NP
Nonlinear Processes in Geosciences

Archives / 2019 / September

Abrupt Warming could bring our planet a “Hothouse Earth” with catastrophic consequences for our economy and society

Abrupt Warming could bring our planet a “Hothouse Earth” with catastrophic consequences for our economy and society

Most of us have enjoyed swings in childhood. Some have even tried to swing faster and make a full 360 degrees’ loop. Those who succeeded had a very strange feeling of not being able to predict whether, increasing the energy of the swing, the transition from normal oscillations and 360 loops would happen. Indeed, there is an energy threshold such that the swing goes from oscillations to full loops and the change in the behavior is abrupt. Say now that the swing is our planet and the energy pumped in the Earth system are the anthropogenic emissions, in a recently published paper in the Proceedings of the National Academy of Sciences (https://doi.org/10.1073/pnas.1810141115) Will Steffen and co-authors found that increasing the emissions would push the earth towards an abrupt change in trajectory, leading in a very short time span to a 5 degrees’ warmer climate.

Up to now, scientists have predicted a fast but smooth increase of the planet temperature with increasing anthropogenic emissions. Although catastrophic, this scenario would leave enough time to adapt our society to a warmer climate and the associated consequences such as sea-level rise. This study has however identified a series of interconnected factors which could cause a chain reaction and push the Earth towards a “hothouse” state. Deforestation, permafrost thawing, relative weakening of land and ocean physiological CO2 sinks can drive further warming – even if we stop emitting greenhouse gases. Like going through the full loop could cause injuries, this process is likely to be unstoppable and irreversible and will lead to devastating consequences. The authors say: “a Hothouse Earth trajectory will likely exceed the limits of adaptation and result in a substantial overall decrease in agricultural production, increased prices, and even more disparity between wealthy and poor countries”. A Hothouse Earth trajectory would almost certainly flood deltaic environments, increase the risk of damage from coastal storms, and eliminate coral reefs (and all of the benefits that they provide for societies) by the end of this century or earlier.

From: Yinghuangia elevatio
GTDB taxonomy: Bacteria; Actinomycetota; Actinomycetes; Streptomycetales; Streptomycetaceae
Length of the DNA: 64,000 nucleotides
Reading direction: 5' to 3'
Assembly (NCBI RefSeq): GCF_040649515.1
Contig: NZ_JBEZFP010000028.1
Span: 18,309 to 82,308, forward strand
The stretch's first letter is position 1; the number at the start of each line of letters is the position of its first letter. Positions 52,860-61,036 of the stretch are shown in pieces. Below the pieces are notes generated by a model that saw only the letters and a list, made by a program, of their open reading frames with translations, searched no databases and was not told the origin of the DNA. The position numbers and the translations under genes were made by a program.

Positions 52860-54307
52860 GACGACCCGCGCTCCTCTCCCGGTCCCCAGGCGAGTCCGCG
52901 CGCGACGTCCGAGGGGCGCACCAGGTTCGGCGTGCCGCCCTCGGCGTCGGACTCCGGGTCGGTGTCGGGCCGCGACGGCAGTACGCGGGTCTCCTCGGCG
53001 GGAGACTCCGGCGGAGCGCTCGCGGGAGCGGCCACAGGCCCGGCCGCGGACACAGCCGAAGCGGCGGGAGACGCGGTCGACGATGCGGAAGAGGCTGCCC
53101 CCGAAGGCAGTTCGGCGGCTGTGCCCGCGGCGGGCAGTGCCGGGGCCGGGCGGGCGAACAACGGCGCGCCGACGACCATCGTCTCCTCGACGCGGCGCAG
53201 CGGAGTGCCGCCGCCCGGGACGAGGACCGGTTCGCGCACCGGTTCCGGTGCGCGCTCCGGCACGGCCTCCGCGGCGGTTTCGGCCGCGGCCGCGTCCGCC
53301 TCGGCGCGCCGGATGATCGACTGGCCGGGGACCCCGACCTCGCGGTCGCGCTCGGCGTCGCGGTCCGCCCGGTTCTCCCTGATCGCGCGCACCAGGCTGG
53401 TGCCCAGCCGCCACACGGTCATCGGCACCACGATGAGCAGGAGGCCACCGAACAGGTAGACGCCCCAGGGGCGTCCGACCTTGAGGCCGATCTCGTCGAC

The results of this study have animated a debate in the climate change community and there is actually a substantial disagreement about the possibility of crossing the tipping point described in the article. The non-linear geophysics community is working hard to understand these critical phenomena in simple systems which represents idealized climate.

Workshop report: Mathematics of the Economy and Climate

Workshop report: Mathematics of the Economy and Climate

Just before the summer a group of about 40 scientists gathered in an old Monastery in the Netherlands (Kontakt der Kontinenten, Soesterberg) for a rather special collaborative workshop entitled “Mathematics of the economy and climate”. Mathematicians, climate scientists and economists – a group of scientists that normally does not mix and are rather unfamiliar with each other’s research – joined together for three days to learn from each other and discuss the most pressing research questions around ongoing climate change and its connections with the development of economic systems (http://mathplanetearth.nl/econclim.html).

The workshop included high-profile speakers from Imperial College, ENS Lyon, London School of Economics and Yale. Prof. Tony Smith from Yale reported on recent research using the integrated assessment model developed by his colleague William Nordhaus (Nobel prize 2018) and presented attempts to view the global economic system and its interaction with climate in a spatially resolved way. This and many other interesting talks triggered lively discussions on, e.g., the adequacy of models in general and in particular in the different fields of research. Uncertainty in both the climate response and the economic development was one issue that was extensively discussed as it appears that economists tend to assume future climate (measured by, e.g., the equilibrium or transient climate sensitivity) as relatively well-known and vice versa.

There is still a long way to go for a good understanding of the combined evolution and interaction of the climate and the economic system. This workshop was a starting point for the different disciplines to learn to talk to each other. Participants enjoyed discussing with academics from different areas in an open-minded atmosphere. Finally it became clear that there are exciting and novel mathematical techniques available such as numerical methods for stochastic differential equations and dynamical systems to tackle the challenges ahead.